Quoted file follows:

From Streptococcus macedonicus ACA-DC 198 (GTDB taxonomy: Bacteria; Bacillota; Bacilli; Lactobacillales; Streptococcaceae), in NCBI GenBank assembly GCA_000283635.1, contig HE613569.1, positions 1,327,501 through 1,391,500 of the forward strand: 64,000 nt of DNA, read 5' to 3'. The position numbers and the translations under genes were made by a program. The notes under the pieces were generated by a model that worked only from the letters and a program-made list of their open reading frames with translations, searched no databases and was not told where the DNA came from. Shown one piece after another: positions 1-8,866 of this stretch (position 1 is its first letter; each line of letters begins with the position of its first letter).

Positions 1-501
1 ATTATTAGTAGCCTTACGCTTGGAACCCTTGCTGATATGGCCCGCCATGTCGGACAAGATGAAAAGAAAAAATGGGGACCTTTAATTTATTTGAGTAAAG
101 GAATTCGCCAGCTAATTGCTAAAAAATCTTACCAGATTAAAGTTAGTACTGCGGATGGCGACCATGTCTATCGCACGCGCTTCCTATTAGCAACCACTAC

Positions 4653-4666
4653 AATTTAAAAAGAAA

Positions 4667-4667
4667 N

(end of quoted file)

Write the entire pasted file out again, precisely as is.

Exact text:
From Streptococcus macedonicus ACA-DC 198 (GTDB taxonomy: Bacteria; Bacillota; Bacilli; Lactobacillales; Streptococcaceae), in NCBI GenBank assembly GCA_000283635.1, contig HE613569.1, positions 1,327,501 through 1,391,500 of the forward strand: 64,000 nt of DNA, read 5' to 3'. The position numbers and the translations under genes were made by a program. The notes under the pieces were generated by a model that worked only from the letters and a program-made list of their open reading frames with translations, searched no databases and was not told where the DNA came from. Shown one piece after another: positions 1-8,866 of this stretch (position 1 is its first letter; each line of letters begins with the position of its first letter).

Positions 1-501
1 ATTATTAGTAGCCTTACGCTTGGAACCCTTGCTGATATGGCCCGCCATGTCGGACAAGATGAAAAGAAAAAATGGGGACCTTTAATTTATTTGAGTAAAG
101 GAATTCGCCAGCTAATTGCTAAAAAATCTTACCAGATTAAAGTTAGTACTGCGGATGGCGACCATGTCTATCGCACGCGCTTCCTATTAGCAACCACTAC

Positions 4653-4666
4653 AATTTAAAAAGAAA

Positions 4667-4667
4667 N